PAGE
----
The kind of ideas and solutions that don’t only consider immediate consequences, but the ones far in our future. Five, ten, twenty, fifty years from now, the types of solutions you and I create will still be around, while those of us who decided to just throw up a wall will be looked upon as posers who failed to see the bigger picture.

Sustainable development, by its very nature, requires an answer to the actual problem rather than a treatment of symptoms. For innovation to last, it must have long-term viability to immediate and future problems.

Why am I discussing this?

Because we’re facing a rise in population unseen in human history. This increase in human bodies will continue to highlight the basic elements of life we have yet to fix. As nuanced as poverty and hunger may be, one thing can be said with a decent amount of certainty: no large-scale solution enacted has been sustainable. We patch things with laws and false promises.

If my platform is about anything, it’s this: innovators must be responsible with their solutions. Yes, please, earn profit from the wonderful thing you create. Just make sure it’s worth every dollar that rolls through your hands—otherwise, you’re part of the problem.

I recognize this, unlike my other posts, has been a sales pitch of sorts. A diatribe in many ways. But, the point is clear. If we, as entrepreneurs and problem-solvers, actually want to solve anything, we have to think sustainably. We have to look at community-based research and create a plan based on the actual effect it will have on the people and systems involved.

Though we want to solve the problem right now, like an IRA, our solutions are best when considered over time.

In my next post, I’ll break down some of the major components of sustainable development and provide you with step-by-step actions. Consider this your call-to-action. This is me asking you to be accountable. Yes, make your money, and solve the problem for real. You can have both, so make the sustainable choice.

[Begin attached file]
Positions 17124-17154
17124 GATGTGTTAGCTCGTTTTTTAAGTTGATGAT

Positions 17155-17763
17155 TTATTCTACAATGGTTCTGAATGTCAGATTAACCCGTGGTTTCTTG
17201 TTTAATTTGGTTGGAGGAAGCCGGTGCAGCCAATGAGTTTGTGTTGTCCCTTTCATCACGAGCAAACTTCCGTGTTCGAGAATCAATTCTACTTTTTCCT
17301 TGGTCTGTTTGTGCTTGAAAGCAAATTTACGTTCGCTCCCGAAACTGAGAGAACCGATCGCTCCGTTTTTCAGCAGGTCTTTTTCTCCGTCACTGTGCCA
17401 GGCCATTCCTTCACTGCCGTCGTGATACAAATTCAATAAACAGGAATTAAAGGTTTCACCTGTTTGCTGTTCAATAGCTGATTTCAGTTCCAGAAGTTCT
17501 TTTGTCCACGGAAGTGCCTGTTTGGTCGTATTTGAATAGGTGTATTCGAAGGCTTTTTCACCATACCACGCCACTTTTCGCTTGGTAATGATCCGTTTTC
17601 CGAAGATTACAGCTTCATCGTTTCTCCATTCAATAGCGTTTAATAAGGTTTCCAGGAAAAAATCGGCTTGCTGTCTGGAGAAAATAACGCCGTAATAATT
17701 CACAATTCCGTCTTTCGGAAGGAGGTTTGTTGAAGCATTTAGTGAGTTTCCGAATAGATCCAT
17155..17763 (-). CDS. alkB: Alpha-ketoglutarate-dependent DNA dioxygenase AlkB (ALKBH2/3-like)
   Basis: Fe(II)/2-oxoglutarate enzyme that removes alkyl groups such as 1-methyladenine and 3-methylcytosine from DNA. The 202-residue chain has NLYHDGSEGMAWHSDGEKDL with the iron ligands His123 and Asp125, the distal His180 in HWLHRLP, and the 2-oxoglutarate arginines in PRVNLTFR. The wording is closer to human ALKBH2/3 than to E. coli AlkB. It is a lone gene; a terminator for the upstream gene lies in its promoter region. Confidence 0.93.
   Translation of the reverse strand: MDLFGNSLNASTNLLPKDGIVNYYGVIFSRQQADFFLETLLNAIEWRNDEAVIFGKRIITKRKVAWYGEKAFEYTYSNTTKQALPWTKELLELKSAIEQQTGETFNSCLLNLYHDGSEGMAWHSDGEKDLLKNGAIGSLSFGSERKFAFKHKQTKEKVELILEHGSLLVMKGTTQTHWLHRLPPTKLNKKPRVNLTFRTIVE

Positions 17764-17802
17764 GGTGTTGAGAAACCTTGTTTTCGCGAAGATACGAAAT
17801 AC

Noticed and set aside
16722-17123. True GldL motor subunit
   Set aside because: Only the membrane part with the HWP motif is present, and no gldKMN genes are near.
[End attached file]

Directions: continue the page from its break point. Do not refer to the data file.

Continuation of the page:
To learn more about some of the sustainable development I’m working on, check out my post on The Ultimate Solution to Better Public Health.

About the Author:

Dr. Ashish Joshi has an extensive experience of utilizing community based data to design, develop, implement and evaluate multifaceted technology enabled solutions to address challenges of the 21st century. Dr. Joshi Ashish focuses how community data findings through research can address complex social determinants of population health problems especially among individuals living in poor or under resourced settings. Ashish Joshi is an Senior Associate Dean of Academic and Student Affairs of the City University of New York Graduate School of Public Health and Health Policy and founder of an Applied Research based organization “Foundation of Healthcare Technologies Society (” located in India. Dr. Joshi blends his clinical medicine training with biomedical, public health, and informatics research. He has successfully designed, developed and implemented interactive, mobile and internet enabled, multi-lingual, multifaceted technology enabled interventions globally across diverse settings. He has taught courses on operational research and population health informatics across and has published more than 100 research papers in high quality peer reviewed journals. He has used SMAART (Sustainable, Multisector, Accessible, Affordable, Reimbursable and Tailored) framework to leverage big data for addressing good health and well-being, poverty and gender equality in Asia. Dr. Joshi uses SMAART informatics framework to create meaningful information and generate new knowledge for informed policy making. Ashish is an academician, researcher, mentor, administrator, innovator, entrepreneur and an inspirational speaker. He is primary author of the first recently published text book on Population Health Informatics: Driving evidence based solutions into practice” will also be discussed.